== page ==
However, the additional resources alone were not adequate to help move the program forward to contract award without further setbacks. For example, as the NBIS program prepared in early 2006 to issue a request for proposals for NBIS 2.0 development, the Office of Procurement Operations assigned a new contracting officer to the program. This official tasked the NBIS program to refine the proposal language, thereby delaying the contract by several months. ...
For example, it was not until May 2006, when the program was under the auspices of Preparedness, that a full-time DHS program manager was assigned. Prior to this time, for about one and half years, the program was led by a detailee, who encountered roadblocks in obtaining needed information and working through unfamiliar DHS processes to carry out assigned program management responsibilities. As an external agency employee, this official also had problems getting the hiring authority to bring additional staff into DHS.
There was even some dispute about which direction they were circling in. Nobody could say how far behind the NBIS was since no one had defined a way to measure progress.
Without a tactical plan to guide program directions and decisions, NBIS program managers have been managing in an ad hoc manner. For example, without clear program milestones, NBIS managers have been unable to track accomplishment of program activities or monitor progress toward meeting long-term goals. An NBIS official cautioned that the program must first define its “as is” and “to be” architectures before management can establish milestones for measuring program progress.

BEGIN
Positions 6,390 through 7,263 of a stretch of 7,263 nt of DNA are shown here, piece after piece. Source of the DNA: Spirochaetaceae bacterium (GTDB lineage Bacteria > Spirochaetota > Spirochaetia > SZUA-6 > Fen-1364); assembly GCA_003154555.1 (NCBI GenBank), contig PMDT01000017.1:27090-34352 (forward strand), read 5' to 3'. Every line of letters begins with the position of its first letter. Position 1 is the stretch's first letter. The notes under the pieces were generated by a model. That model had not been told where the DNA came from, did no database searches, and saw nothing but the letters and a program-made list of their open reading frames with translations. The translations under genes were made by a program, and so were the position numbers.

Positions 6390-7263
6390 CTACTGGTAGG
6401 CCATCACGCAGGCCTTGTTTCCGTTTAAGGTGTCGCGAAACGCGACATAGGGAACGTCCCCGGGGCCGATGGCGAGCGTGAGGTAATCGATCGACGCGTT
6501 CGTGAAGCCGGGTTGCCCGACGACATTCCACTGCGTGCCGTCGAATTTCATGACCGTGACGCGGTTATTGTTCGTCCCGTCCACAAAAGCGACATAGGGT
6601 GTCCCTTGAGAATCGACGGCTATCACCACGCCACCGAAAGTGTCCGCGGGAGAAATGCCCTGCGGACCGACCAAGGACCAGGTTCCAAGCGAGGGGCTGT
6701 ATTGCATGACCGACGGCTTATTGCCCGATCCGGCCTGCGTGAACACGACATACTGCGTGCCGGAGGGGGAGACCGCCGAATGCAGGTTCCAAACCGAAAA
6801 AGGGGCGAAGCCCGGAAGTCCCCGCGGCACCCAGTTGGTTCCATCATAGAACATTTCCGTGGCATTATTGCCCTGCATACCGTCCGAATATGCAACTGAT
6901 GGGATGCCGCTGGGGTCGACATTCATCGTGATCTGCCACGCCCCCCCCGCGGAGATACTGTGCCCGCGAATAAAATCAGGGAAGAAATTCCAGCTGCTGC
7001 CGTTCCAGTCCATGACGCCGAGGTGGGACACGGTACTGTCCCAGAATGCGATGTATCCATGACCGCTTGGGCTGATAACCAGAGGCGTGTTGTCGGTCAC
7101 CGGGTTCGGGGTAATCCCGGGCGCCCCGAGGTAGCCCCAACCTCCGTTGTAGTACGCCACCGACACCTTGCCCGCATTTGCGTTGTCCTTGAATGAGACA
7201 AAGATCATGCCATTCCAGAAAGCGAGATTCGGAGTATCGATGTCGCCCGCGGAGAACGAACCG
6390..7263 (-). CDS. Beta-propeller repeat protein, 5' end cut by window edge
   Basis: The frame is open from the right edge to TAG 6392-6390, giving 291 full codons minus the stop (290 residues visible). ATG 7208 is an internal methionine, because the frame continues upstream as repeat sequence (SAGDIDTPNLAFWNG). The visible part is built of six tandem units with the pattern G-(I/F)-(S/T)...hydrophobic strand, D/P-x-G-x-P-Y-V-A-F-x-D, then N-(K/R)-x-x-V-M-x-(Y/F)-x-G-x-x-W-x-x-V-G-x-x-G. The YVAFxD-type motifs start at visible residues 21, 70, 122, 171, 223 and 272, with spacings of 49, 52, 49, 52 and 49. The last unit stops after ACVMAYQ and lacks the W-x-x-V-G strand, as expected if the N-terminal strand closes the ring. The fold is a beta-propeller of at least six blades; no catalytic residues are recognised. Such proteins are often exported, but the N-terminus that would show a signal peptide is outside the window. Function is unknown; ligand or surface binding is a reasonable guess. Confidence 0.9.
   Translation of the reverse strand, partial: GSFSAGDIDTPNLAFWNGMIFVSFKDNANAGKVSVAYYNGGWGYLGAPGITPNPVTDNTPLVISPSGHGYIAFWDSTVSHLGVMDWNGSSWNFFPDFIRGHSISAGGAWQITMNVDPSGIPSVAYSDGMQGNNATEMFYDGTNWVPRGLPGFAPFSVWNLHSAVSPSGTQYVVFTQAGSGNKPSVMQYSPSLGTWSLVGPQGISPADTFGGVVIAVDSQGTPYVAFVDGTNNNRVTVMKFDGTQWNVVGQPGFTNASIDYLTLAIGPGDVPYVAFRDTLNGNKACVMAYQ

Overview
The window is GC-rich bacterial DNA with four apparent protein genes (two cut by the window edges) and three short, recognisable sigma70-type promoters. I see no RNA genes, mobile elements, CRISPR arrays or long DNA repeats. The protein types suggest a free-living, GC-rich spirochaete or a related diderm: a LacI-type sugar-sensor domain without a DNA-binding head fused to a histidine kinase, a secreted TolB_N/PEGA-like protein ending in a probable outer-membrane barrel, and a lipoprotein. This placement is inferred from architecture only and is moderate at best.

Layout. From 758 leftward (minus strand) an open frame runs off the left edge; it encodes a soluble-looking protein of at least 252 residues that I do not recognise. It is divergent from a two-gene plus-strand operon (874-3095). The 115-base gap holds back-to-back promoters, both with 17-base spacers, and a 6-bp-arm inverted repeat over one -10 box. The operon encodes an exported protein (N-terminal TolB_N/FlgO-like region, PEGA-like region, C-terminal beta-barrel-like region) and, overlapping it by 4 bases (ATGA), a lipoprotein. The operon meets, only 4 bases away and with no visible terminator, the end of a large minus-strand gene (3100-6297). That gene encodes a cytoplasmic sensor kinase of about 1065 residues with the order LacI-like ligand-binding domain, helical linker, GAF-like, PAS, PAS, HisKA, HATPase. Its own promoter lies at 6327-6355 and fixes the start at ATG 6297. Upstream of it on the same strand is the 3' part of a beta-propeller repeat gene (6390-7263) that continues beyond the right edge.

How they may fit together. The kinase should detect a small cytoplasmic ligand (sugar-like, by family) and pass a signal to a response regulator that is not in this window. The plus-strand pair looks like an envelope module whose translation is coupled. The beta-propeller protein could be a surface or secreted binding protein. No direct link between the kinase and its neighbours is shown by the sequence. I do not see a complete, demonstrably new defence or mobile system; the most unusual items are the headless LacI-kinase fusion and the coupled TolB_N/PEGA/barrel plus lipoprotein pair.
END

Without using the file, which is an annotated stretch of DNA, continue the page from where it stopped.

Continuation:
Meanwhile the programmers were at work. The question was what to work at. Owing to the changes in management the information system contractors were forced to design a system in which they were neither sure of what was coming in nor what was going out. Because no data sharing arrangements could be reached with the agencies, after the contractor had finished the software it had to be tested on the basis of data gleaned over the Internet. No real data could be found to input.
By this time, the contactor had begun system development and needed interagency bio-surveillance information to populate NBIS and test its operations. ... In the absence of interagency agreements, program officials have not been able to secure the federal data needed to test or develop the NBIS system. To proceed with some level of system development until the federal data is acquired, the program pursued open source information to populate the NBIS database. As a result, as of March 2007, the NBIS system contained only publicly available information, such as reports from the World Health Organization, the Organization for Animal Health, and the European Commission, which can be obtained via the internet.
The Inspector General's report provides a glimpse into how gigantic bureaucracies work. Those who wonder at how early warning of a biological attack on the nation can be left to such a constipated process should consider that many of the things our lives depend on -- national security, diplomatic representation, law enforcement, etc -- are provided in the same desultory fashion. Einstein once wrote that "the eternally incomprehensible about the world is its comprehensibility"; and perhaps the most miraculous thing about government is that it works at all. But like all miracles, it's better not to expect them to happen too often.